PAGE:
Unusual fall season prepares Hawkeye golfers for future professional careers

The Big Ten canceled its fall sports seasons, forcing golfers to play tournaments as individuals, preparing some of them for what might lie ahead.


The Daily Iowan; Photos by Josep

Iowa’s Alex Schaake drives during a tournament at the Donald Ross Course at the Cedar Rapids Country Club in Cedar Rapids on Tuesday, Sept. 19, 2017.

Chris Werner, Sports Reporter

Professional golf is not all glitz and glamour.  The PGA Tour is the pinnacle of the sport and usually the only professional golf on television that casual sports fans watch. But there’s a lot more to professional golf, and it isn’t always pretty.

For many, the first level of professional golf includes mini-tours and state opens. That’s what Iowa seniors Charles Jahn and Alex Schaake may have waiting for them after college.

But Jahn and Schaake, along with the rest of the Hawkeye men’s golf team, got a test drive of the nomadic lifestyle lived by high level professional golfers this fall.

“What I’m doing right now and what we’re all doing as a team, it’s basically mini-tour life,” Schaake said after the Golf Club of Georgia Amateur Invitational in October. “Those guys drive what I just drove, up to 12 hours to go to tournaments because they’ve got to save money. A lot of the time, they try and find places to stay so they don’t have to spend money on hotels and stuff like that.”

“Mini-tour life is way different than what people think,” Schaake said. “Saving money is huge because there’s not a lot of money in golf at the lower stages. What I’m doing now is definitely preparing me for that. I don’t think it’s going to be too bad when I start playing mini-tour stuff.”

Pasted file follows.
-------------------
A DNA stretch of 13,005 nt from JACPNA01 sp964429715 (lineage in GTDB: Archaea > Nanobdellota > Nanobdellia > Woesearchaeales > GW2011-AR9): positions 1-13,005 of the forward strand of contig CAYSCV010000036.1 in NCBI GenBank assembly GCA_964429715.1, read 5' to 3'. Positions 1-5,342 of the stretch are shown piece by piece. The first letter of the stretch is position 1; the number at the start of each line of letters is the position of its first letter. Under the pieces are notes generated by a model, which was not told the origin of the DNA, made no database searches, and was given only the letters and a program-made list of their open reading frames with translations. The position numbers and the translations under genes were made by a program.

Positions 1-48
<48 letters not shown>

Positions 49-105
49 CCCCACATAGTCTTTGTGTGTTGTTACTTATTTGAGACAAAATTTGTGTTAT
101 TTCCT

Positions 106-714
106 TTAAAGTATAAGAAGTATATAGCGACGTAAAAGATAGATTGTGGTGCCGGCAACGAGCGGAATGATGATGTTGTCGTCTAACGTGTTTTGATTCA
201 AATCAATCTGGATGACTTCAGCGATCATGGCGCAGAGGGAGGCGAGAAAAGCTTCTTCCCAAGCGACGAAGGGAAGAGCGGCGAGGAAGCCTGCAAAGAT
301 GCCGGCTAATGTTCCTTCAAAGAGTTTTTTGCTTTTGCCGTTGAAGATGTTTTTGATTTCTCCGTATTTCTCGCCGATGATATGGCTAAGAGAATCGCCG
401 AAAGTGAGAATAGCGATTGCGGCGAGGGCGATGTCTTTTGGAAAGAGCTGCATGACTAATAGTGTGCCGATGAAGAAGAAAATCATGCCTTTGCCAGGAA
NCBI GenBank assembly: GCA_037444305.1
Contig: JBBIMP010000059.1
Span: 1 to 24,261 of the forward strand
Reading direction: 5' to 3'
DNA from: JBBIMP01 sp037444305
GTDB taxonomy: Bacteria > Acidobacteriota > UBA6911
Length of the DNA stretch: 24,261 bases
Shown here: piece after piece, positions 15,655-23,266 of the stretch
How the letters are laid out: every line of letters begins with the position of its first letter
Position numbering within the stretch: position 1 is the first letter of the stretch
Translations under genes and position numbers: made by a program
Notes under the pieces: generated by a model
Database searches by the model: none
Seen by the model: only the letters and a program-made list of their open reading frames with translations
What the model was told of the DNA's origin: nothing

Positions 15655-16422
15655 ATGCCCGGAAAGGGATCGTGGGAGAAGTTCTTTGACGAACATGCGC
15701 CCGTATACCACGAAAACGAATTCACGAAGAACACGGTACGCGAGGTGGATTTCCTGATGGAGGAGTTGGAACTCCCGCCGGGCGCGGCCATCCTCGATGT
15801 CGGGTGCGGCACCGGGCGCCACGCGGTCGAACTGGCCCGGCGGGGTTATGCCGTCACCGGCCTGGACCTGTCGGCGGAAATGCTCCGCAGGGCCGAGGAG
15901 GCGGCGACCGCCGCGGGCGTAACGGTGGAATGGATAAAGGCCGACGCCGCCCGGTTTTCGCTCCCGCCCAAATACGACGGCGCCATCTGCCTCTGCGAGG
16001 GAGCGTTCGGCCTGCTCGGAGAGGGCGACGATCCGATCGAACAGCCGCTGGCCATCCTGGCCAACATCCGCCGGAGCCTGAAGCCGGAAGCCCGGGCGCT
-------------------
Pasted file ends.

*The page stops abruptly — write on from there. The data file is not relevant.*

In a normal Big Ten fall season, where Iowa would compete as a team, UI Athletics would pay for team transportation, food, lodging, and tournament fees.

On the mini tours, a player must be cognizant of their finances because they are responsible for paying all of their lodging, dining, and travel expenses, and tournament fees. If a player doesn’t make the normal two-round cut, they do not make any money for the week, netting a loss of their own money.

RELATED: Iowa players find success playing as individuals

Jahn viewed the fall schedule as an extension of his summer slate of tournaments, where he played some of his best golf. In the summer months of 2020, Jahn won the Iowa Masters and the PGA Tour’s pre-qualifying tournament for the 3M Open.

After he completes his final year of colligate eligibility at Iowa after transferring in from Bradley, Jahn plans to start his professional career this summer by playing in state opens, pre-qualifiers, and Monday qualifiers for both the Korn Ferry and PGA tours. By next fall, Jahn wants to progress to Korn Ferry Tour qualifying school.

Schaake has already qualified for two Korn Ferry Tour events in his amateur career, including an appearance at the Pinnacle Bank Championship. With the success he’s had early in his career, Schaake aims to rise through professional golf’s ranks rapidly.

“If I can get on the PGA Tour after my first mini-tour event, I’m going to do it because this is no fun,” Schaake said on Oct. 26. “Driving 12 hours to Atlanta was not any fun at all. [After college] I’m going to be doing it by myself probably all the time instead of having a teammate here. That can probably get kind of lonely. So, to be able to get some money really early on in my career would be nice.”